Research Article

The geography of biodiversity change in marine and terrestrial assemblages

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Science  18 Oct 2019:
Vol. 366, Issue 6463, pp. 339-345
DOI: 10.1126/science.aaw1620

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Spatial structure of species change

Biodiversity is undergoing rapid change driven by climate change and other human influences. Blowes et al. analyze the global patterns in temporal change in biodiversity using a large quantity of time-series data from different regions (see the Perspective by Eriksson and Hillebrand). Their findings reveal clear spatial patterns in richness and composition change, where marine taxa exhibit the highest rates of change. The marine tropics, in particular, emerge as hotspots of species richness losses. Given that human activities are affecting biodiversity in magnitudes and directions that differ across the planet, these findings will provide a much needed biogeographic understanding of biodiversity change that can help inform conservation prioritization.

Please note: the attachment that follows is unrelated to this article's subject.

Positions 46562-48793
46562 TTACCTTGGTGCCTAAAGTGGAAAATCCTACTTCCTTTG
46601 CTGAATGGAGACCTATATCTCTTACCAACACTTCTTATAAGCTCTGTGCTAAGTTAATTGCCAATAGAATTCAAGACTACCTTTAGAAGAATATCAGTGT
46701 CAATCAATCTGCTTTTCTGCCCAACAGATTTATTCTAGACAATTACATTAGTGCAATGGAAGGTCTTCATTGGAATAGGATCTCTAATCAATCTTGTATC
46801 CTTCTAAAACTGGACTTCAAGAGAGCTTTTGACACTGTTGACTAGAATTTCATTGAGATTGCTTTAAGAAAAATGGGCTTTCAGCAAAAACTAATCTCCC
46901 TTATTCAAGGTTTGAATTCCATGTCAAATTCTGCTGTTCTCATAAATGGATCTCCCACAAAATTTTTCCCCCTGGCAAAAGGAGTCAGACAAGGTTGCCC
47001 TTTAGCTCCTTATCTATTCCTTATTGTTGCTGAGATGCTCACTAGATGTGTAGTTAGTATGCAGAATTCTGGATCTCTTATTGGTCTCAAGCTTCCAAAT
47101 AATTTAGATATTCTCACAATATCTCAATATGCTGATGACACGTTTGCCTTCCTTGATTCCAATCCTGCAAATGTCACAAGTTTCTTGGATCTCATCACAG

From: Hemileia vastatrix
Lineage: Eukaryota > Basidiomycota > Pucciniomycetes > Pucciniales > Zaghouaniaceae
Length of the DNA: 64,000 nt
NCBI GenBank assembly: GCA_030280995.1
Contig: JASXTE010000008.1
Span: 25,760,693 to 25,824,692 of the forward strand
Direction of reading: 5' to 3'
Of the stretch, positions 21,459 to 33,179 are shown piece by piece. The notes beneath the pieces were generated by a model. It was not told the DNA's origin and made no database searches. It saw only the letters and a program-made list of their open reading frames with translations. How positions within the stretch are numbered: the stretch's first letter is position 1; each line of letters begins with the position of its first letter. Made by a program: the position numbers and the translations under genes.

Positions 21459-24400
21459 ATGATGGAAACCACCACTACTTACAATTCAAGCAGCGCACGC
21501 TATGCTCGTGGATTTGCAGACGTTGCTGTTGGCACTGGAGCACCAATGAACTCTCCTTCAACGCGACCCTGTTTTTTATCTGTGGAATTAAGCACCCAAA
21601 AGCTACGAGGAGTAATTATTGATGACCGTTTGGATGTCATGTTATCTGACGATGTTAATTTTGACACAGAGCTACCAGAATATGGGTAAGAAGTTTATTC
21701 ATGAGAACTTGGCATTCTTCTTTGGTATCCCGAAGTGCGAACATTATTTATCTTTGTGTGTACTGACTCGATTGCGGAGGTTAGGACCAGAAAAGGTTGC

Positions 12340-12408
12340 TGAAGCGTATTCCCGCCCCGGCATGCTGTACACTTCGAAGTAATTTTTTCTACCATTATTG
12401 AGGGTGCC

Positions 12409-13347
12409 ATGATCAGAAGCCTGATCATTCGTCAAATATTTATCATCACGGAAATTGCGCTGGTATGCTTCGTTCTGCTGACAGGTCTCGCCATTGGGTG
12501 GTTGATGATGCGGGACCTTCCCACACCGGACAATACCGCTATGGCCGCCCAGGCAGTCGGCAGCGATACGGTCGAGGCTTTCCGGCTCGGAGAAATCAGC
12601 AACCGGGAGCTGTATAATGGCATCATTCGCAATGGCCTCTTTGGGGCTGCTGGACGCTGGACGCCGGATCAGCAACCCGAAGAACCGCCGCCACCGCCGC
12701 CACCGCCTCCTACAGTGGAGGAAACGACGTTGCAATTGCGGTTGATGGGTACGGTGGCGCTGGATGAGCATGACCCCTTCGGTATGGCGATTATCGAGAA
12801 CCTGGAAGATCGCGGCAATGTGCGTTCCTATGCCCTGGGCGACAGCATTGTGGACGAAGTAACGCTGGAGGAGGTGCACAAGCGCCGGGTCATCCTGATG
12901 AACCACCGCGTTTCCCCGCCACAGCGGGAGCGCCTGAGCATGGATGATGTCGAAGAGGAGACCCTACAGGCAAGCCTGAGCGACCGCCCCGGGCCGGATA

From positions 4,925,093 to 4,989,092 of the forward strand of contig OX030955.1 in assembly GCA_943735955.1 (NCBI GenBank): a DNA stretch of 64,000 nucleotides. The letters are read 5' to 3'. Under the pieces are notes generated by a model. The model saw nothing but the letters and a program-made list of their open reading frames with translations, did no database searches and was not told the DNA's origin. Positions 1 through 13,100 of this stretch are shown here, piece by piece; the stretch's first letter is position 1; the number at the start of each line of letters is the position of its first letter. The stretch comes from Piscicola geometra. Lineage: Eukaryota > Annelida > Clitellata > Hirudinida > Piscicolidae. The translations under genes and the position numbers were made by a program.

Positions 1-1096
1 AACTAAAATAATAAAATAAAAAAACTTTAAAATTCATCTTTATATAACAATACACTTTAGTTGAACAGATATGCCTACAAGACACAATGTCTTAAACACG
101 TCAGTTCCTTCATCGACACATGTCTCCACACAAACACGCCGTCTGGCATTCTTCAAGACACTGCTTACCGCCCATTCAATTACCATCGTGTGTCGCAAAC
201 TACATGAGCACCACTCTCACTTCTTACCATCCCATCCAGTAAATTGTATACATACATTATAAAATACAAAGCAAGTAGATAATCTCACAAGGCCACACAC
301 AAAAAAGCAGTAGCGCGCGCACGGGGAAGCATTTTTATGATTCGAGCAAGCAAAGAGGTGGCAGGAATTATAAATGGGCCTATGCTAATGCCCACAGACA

Science, this issue p. 339; see also p. 308

Abstract

Human activities are fundamentally altering biodiversity. Projections of declines at the global scale are contrasted by highly variable trends at local scales, suggesting that biodiversity change may be spatially structured. Here, we examined spatial variation in species richness and composition change using more than 50,000 biodiversity time series from 239 studies and found clear geographic variation in biodiversity change. Rapid compositional change is prevalent, with marine biomes exceeding and terrestrial biomes trailing the overall trend. Assemblage richness is not changing on average, although locations exhibiting increasing and decreasing trends of up to about 20% per year were found in some marine studies. At local scales, widespread compositional reorganization is most often decoupled from richness change, and biodiversity change is strongest and most variable in the oceans.

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